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Asia and the Pacific

'Rapid industrialization and economic growth have changed virtually every dimension of life, especially in East and Southeast Asia. Yet, by many measures - of health, education, nutrition, as well as income - the quality of life within the region remains poor for most people.'

GEO-2000, page 72

 Some statistics...

*  There is great pressure on land resources in the region in which some 60 per cent of the world population depends on 30 per cent of its land area.

*  About one million hectares of Indonesia's national forests have been destroyed by fires that burned for several months from September 1997. More than 3 million hectares of Mongolian forests were burnt in 1996.

*  Increasing habitat fragmentation in Southeast Asia has depleted the wide variety of forest products that used to be the main source of food, medicine and income for indigenous people.

*  Expansion of coastal settlements, industrial growth and increased fishing activities have placed enormous and uncontrolled pressures on coastal ecosystems and have degraded marine and coastal resources.

*  Demand for primary energy in Asia is expected to double every 12 years while the world average is every 28 years.


Asia and the Pacific is facing serious environmental challenges. High population densities are putting enormous stress on the environment. Continued rapid economic growth and industrialization are likely to cause further environmental damage, with the region becoming more degraded, less forested, more polluted and less ecologically diverse in the future.

Water supply is a serious problem. Already at least one in three Asians has no access to safe drinking water and freshwater will be the major limiting factor to producing more food in the future. Energy demand is rising faster than in any other part of the world. The proportion of people living in urban centres is rising rapidly, and is focused on a few urban centres. Asia's particular style of urbanization - towards megacities - is likely to increase environmental and social stresses.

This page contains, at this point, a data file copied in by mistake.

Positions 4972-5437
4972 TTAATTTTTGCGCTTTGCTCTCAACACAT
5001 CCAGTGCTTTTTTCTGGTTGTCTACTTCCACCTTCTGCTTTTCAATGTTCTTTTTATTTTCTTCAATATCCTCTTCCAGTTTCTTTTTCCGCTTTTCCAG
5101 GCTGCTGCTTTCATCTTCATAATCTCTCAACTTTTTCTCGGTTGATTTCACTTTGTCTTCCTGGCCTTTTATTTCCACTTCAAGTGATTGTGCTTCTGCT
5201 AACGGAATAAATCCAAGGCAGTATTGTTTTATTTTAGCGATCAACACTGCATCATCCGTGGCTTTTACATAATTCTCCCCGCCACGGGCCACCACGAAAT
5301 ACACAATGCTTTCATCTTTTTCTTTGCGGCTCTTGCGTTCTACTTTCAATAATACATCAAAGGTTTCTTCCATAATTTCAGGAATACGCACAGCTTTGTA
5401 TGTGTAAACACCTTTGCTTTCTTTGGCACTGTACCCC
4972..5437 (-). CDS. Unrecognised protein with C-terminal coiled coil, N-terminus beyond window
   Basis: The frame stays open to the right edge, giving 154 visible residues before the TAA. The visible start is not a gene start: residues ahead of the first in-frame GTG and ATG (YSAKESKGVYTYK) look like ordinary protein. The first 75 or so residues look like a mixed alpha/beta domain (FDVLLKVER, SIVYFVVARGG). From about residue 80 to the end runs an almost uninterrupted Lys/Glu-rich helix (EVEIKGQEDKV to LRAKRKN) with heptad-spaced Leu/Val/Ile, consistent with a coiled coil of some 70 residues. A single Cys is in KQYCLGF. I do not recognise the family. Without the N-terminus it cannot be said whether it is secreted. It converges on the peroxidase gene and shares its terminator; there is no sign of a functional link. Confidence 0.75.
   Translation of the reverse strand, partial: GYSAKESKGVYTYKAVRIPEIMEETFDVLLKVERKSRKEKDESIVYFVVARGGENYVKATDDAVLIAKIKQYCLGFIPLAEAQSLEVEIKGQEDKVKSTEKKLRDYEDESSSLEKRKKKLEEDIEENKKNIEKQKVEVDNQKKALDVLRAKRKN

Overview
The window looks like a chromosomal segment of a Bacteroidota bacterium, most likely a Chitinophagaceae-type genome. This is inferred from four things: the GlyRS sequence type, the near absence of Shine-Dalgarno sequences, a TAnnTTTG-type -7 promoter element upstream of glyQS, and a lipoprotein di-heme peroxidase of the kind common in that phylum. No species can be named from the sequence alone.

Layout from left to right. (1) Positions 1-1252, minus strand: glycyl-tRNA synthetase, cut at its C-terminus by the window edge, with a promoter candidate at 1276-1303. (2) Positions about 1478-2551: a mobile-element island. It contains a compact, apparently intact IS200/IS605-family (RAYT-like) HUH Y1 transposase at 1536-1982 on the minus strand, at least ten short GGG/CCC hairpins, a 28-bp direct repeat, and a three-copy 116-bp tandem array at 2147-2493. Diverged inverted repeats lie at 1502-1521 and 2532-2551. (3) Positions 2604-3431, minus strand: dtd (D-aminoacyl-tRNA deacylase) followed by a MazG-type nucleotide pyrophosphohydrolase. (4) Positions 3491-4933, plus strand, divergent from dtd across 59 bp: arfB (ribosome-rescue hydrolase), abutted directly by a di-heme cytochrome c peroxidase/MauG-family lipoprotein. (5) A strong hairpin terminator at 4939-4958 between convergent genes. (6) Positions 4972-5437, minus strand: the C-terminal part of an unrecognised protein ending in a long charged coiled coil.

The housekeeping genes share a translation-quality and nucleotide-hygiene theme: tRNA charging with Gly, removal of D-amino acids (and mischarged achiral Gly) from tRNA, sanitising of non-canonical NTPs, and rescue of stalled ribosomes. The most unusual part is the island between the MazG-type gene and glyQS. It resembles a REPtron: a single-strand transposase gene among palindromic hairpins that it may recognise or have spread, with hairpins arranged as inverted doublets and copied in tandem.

Widespread concern over pollution and natural resources has led to legislation to curb emissions and conserve natural resources. Economic policies are beginning to be used for environmental protection and the promotion of resource efficiency. Pollution fines are common and deposit-refund schemes are being promoted to encourage reuse and recycling.

 Smoke haze over Indonesia on 19 October 1997

Click image to enlarge

Forest fires caused widespread damage in the region during 1997/98

In most countries, domestic investment in environmental issues is increasing. A major thrust is on water supply, waste reduction and waste recycling. Environment funds have been established in many countries and have contributed to the prominent role that NGOs now play in environmental action.

One of the greatest challenges is to promote liberal trade yet maintain and strengthen the protection of the environment and natural resources. Some governments are now taking action to reconcile trade and environmental interests.

There is fairly high interest in many of the global MEAs, and several regional MEAs have been developed to support the global ones. The compliance and implementation rate is, however, quite low, mainly due to lack of funds.

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